Anyway, long story short, it works great. On the left, here is the SM2231 KingSpec SSD in the other iBook. On the right, that iBook’s original Travelstar HDD.
Now, here’s the iBook with 800x 16 GB CompactFlash:
A nice improvement! Slower small random writes than the KingSpec, but everything else is a decent little bit faster. Again, I think you could address that by going with a faster CF card if you were so inclined. The CF and CF-IDE bridge is also slightly cheaper than the 16 GB KingSpec was (in 2011) and the 16 GB KingSpec (with SM2236 controller) is now. The computer is fast for a 2000 laptop, silent, and gets pretty good battery life even by modern standards. The only downside is that the first-generation AirPort cannot use WPA2.
Obviously it’s sort of pointless. When I was little, the three computers I really wanted in 2000 were the Indigo/Key Lime iBook and the Cube, as well as the “Lamp” G4 iMac when it first came out in 2001. I couldn’t afford any of them at the time (although I eventually did have a 1.25 GHz 20″ iMac G4, bought slightly used in 2004, which lasted me until the Intel switch), and made do with a PM7100/80 upgraded to G3. But I guess buying now-useless things you couldn’t afford when you were small is part of being a grown-up or whatever. I have the iMac and a couple iBooks, and I had a Cube upgraded to a 1.33 G4 in 2007-2008, but sold it. That was real dumb since Cubes cost insane monies now. Ah, well. The point is, I don’t really use any of them and it’s pointless. But if you like pointless old nonsense, I guess I recommend shoving CF cards all up ins it. Sometimes you just gots to have a Starcraft 1 LAN party.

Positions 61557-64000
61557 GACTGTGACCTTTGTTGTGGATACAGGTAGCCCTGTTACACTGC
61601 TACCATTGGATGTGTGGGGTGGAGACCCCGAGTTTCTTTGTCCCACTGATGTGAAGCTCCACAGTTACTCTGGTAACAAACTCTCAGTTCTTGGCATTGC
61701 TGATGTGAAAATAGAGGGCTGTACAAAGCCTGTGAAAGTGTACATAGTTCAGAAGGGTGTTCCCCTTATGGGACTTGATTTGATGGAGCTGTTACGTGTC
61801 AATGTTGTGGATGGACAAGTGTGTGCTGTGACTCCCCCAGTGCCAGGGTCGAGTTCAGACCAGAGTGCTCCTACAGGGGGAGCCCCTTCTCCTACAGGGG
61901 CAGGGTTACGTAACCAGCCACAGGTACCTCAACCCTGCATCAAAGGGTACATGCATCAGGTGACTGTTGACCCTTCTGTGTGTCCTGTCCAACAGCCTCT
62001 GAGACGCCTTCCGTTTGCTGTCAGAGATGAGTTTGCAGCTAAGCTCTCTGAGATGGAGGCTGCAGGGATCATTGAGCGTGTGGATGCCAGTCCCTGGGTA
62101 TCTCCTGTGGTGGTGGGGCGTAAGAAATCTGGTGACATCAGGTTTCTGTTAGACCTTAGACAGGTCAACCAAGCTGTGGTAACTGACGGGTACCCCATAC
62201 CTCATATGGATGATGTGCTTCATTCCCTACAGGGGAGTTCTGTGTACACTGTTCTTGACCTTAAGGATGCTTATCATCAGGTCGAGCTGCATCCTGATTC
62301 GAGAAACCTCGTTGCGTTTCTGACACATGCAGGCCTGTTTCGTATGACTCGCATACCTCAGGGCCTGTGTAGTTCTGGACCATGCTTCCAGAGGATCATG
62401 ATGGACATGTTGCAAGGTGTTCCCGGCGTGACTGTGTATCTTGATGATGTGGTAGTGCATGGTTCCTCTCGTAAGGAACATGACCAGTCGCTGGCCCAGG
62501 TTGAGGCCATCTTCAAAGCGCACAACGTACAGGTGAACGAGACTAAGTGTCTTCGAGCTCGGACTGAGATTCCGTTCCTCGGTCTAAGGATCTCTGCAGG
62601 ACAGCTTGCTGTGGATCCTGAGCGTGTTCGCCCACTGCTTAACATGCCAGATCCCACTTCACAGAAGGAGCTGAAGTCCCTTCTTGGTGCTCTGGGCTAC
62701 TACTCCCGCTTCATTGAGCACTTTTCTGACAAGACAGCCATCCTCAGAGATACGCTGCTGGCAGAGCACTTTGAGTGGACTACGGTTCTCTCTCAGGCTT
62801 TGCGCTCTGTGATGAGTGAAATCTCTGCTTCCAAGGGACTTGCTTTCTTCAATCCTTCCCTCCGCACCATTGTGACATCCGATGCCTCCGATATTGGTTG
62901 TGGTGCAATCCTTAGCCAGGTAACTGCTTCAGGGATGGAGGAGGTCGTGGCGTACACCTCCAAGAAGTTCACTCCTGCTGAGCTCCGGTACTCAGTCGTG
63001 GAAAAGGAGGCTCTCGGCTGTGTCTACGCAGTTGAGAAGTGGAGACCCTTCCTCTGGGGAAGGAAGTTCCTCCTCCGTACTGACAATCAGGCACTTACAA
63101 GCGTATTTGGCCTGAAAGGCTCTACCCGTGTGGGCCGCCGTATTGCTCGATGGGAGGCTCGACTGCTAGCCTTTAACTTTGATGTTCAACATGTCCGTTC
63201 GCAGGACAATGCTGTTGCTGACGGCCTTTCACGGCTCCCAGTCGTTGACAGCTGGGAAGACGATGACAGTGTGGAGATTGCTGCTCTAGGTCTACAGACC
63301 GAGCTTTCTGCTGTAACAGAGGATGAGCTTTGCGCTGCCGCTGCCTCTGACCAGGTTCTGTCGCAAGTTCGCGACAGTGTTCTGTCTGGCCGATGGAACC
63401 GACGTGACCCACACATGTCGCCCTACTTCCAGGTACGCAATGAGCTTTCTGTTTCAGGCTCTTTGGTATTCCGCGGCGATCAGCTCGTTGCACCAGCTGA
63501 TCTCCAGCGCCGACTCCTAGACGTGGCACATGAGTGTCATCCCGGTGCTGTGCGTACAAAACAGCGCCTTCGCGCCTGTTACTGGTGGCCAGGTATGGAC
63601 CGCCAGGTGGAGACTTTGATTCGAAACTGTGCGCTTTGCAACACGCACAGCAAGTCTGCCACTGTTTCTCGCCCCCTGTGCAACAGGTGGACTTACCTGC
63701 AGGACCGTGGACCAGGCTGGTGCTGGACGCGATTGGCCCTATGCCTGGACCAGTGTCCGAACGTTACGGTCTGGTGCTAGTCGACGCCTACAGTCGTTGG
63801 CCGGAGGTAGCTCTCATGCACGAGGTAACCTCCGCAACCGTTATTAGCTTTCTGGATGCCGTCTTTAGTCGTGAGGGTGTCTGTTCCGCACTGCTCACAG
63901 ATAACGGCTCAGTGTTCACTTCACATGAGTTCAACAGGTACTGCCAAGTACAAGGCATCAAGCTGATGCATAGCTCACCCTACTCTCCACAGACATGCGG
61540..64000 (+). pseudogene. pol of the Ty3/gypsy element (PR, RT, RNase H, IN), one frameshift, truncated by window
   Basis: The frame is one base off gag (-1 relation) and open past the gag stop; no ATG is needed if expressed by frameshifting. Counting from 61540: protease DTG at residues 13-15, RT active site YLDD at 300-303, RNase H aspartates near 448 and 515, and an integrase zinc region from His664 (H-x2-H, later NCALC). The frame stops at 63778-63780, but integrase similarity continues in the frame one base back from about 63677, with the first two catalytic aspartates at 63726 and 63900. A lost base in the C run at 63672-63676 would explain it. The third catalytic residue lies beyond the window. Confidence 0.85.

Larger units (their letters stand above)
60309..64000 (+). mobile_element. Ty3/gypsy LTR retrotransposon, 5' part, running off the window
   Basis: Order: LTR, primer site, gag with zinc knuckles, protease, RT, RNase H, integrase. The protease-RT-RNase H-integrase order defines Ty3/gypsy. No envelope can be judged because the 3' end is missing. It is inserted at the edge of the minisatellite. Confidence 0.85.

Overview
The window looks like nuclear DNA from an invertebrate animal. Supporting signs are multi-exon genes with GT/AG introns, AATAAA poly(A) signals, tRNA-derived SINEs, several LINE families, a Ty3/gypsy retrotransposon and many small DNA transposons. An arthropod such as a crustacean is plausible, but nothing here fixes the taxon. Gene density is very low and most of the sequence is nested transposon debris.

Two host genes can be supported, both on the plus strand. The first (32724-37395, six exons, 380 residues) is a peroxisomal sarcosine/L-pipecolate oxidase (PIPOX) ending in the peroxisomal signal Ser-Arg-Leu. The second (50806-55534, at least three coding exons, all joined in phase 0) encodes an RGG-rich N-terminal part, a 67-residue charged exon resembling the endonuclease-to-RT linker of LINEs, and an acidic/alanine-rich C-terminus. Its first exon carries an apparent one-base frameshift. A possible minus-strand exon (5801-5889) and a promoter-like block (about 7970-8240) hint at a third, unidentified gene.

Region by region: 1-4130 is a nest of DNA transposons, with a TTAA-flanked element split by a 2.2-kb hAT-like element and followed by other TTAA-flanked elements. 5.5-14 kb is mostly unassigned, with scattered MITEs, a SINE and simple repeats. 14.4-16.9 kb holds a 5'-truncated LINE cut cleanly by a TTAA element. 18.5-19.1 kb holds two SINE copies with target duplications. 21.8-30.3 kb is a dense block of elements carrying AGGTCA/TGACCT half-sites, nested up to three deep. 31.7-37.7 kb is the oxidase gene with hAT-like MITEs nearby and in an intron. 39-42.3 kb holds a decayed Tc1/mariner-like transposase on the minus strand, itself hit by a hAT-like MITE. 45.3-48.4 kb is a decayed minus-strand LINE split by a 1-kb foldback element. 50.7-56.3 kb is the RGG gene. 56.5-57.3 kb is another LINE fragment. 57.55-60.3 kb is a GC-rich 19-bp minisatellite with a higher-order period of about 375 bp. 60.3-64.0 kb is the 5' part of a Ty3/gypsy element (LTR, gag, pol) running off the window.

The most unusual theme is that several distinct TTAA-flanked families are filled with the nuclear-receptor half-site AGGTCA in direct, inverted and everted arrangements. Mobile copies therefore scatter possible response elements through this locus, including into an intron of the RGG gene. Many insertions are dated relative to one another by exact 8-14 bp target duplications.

This has to be the laziest thing I’ve ever done. I was sick of my ugly garage door opener sticking to the visor where it would pop off and hit me in the eyebrow every six minutes. However, when you take the case off the battery pops out. So I soldered wires to the internal switch, put the case back on, and VHB’d it under my dashboard with with a switch dangling out.
I wanted to do this for a while — Game Boy shelf. It’s just an Ikea Nornas with a little middle-thing I made out of scrap wood, but it’s nice to have all that stuff in one place. Top row, we’s gots R. Monkeys’ first Game Boy, R. Monkeys’ Color, the Color I modified with an Advance speaker and frontlight, my first Game Boy. Middle row, my modified Advance (AGS101 backlit screen), the Advance SP I put together for R. Monkeys to match her 3DS, and my Anniversary Micro. Bottom row, 3DS XLs. I’ll probably paint the Nornas white to match the rest of our shelves when I have more time.
I did have time to set up the important stuff, though: